Saturday, December 15, 2007

Work's Righteousness?

A few years ago I had a defining moment in my faith life. My daughter had been in the hospital with an appendicitis attack. I was told she needed surgery. I went to phone my parents to pray for her. In that moment I realized that I could not pray. It was not that I couldn’t say the words and mean them. It was that I honestly did not believe that God would answer me because I was so unworthy. I was not the person that God desired me to be. But I could phone Mom and Dad and have them pray because they were good people with strong faith and God would listen to them. I knew there was something wrong with this thinking but set it aside because I still had my daughter’s surgery with which to deal.

One day, shortly after, I was in the church on a Saturday, setting up something for the Sunday School’s participation in the Sunday worship. I don’t remember what I was thinking or doing exactly but I do remember getting this revelation. Yes, I was not the person I could be. And yes, I was not worthy. But it didn’t make a difference. God loves me. Nothing I did or didn’t do affected that love. God’s love was unconditional. God loved me!!!!!

It is amazing how much that revelation freed me. My faith life changed. It began to grow. About three months later I got the call to the priesthood. A call I would never have answered before that revelation.

Where am I going with this? I entered into a discussion and in that someone remarked that there was a danger, if the church focused so much social justice, of coming to believe or rely upon work’s righteousness. This was after I had said something about believing that the Incarnation was about redeeming the world, but that I believed social justice was very much a part of that redeeming. I mentioned that my call to social justice came out of my knowing God’s grace deep within my soul.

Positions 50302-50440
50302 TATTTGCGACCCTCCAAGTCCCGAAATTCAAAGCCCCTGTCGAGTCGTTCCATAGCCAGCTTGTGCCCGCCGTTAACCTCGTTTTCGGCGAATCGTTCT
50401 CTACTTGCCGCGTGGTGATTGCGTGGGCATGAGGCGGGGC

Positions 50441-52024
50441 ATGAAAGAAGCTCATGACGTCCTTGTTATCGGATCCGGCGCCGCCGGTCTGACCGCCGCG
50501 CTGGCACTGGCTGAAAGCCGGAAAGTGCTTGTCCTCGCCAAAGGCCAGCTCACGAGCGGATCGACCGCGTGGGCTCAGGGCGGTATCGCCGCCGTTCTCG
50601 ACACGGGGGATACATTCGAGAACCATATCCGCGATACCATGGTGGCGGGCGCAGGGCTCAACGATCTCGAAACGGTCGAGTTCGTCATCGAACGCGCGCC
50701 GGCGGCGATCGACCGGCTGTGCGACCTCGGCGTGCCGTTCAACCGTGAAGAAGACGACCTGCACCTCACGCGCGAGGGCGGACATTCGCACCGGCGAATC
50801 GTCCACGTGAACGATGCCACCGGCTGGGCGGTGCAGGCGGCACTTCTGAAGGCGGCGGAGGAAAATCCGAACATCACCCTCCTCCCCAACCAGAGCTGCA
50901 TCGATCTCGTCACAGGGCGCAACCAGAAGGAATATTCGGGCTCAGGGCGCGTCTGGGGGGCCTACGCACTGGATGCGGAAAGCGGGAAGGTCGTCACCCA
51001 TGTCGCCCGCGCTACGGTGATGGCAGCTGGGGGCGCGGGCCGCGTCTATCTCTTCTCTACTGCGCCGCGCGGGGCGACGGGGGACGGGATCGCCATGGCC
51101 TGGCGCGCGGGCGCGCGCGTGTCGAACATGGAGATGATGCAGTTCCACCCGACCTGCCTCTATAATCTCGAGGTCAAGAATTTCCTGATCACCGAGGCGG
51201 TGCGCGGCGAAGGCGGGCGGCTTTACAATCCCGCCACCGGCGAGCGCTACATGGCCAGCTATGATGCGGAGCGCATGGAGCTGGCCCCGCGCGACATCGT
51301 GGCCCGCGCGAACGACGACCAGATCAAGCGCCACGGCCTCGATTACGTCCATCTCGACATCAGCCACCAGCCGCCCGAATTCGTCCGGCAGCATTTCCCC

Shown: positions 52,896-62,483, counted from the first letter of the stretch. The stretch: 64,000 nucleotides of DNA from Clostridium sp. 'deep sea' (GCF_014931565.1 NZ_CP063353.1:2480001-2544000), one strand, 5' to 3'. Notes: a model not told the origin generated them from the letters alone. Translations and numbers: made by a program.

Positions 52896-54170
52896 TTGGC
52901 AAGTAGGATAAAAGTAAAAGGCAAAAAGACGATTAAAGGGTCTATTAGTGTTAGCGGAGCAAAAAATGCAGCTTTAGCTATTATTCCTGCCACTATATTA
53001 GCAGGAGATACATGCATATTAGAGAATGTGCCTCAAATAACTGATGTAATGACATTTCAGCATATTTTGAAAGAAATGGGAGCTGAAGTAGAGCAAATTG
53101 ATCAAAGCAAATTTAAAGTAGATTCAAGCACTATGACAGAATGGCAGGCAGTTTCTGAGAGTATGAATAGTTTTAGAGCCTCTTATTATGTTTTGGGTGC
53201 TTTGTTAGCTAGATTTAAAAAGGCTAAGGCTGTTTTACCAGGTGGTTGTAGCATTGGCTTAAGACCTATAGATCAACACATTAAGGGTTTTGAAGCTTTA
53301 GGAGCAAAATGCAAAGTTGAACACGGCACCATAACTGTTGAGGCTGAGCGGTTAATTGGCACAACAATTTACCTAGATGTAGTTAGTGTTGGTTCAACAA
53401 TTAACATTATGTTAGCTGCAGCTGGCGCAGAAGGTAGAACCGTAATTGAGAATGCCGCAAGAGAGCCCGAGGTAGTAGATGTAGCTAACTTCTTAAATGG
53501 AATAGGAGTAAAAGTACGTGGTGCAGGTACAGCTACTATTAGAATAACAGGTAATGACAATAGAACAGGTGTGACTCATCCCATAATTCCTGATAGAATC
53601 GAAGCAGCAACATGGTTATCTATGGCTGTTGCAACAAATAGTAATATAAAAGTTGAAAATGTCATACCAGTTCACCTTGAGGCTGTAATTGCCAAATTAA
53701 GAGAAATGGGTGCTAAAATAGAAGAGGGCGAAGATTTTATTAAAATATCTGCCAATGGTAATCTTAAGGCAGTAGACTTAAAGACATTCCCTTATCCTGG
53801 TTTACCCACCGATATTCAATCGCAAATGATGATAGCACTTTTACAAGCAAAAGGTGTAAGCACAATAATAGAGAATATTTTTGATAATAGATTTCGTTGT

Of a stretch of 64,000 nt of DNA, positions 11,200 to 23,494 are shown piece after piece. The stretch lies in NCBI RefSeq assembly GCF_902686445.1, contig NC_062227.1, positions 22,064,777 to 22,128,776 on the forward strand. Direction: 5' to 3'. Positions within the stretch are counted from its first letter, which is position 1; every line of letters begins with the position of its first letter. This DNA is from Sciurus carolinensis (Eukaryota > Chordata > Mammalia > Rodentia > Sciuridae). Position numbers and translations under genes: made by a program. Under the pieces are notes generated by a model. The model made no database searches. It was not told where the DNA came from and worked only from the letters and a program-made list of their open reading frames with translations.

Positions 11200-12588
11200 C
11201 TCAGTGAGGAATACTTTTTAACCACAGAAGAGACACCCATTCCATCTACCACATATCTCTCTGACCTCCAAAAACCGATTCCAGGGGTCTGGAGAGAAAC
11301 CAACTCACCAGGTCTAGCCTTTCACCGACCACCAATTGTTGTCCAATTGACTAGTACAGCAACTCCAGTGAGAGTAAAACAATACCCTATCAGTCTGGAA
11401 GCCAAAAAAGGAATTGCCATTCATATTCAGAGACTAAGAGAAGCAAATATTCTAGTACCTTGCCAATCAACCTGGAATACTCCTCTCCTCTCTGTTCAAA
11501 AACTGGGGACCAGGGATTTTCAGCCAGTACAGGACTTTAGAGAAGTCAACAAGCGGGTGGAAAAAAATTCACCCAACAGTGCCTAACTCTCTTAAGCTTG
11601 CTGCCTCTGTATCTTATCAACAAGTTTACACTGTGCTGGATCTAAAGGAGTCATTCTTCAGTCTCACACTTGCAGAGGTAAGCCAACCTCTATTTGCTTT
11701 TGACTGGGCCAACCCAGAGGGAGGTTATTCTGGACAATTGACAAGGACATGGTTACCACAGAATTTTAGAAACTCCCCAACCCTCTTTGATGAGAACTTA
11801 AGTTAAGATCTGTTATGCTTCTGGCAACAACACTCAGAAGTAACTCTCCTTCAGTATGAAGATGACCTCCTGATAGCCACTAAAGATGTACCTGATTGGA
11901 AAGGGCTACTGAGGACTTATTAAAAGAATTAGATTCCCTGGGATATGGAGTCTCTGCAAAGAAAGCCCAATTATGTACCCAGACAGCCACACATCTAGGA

Does focusing on social justice bring one close to work’s righteousness? I don’t believe so. I don’t believe that my small efforts for social justice will earn my salvation. I already have my salvation. That is shown in the whole of the Incarnation. I don’t have to earn it.

“We do not presume to come to this thy table, O merciful Lord, trusting in our own righteousness but in thy manifold and great mercies. We are not worthy so much as to gather up the crumbs under thy table. But thou art the same Lord, whose property is always to have mercy: …”

It is so strange that this prayer that paralyzed me because of my focus on my unworthiness is the same prayer that has given me so much freedom. It is the prayer that reminds me of my freedom. All I did was remove my focus from my unworthiness - which places me in the centre of the prayer - to God's great mercies - which places God in the centre of the prayer. Now in response to that - I work, in God's name, with God's guidance, to try and bring that freedom to others. I don't work for my salvation. I work because of my salvation - huge difference.

Love and Prayers,
Ann Marie


Rowan The Dog said...

Does focusing on social justice bring one close to work’s righteousness?

Well, if it does then Jesus probably went straight to Hell.

Grandmère Mimi said...

Anne Marie, I love that prayer, and I often turn to it before communion. What's vital is that we make the leap from our unworthiness to God's infinite mercy.

God wants us to take part in building his kingdom, right here and right now. I firmly believe that. Lovely reflection.

Sometimes when I've been very troubled or worried, I've found that I can't pray. That's when I turn to my brothers and sisters to pray for me.

janinsanfran said...

I love that prayer and miss it in contemporary liturgy very much.

Blessed be..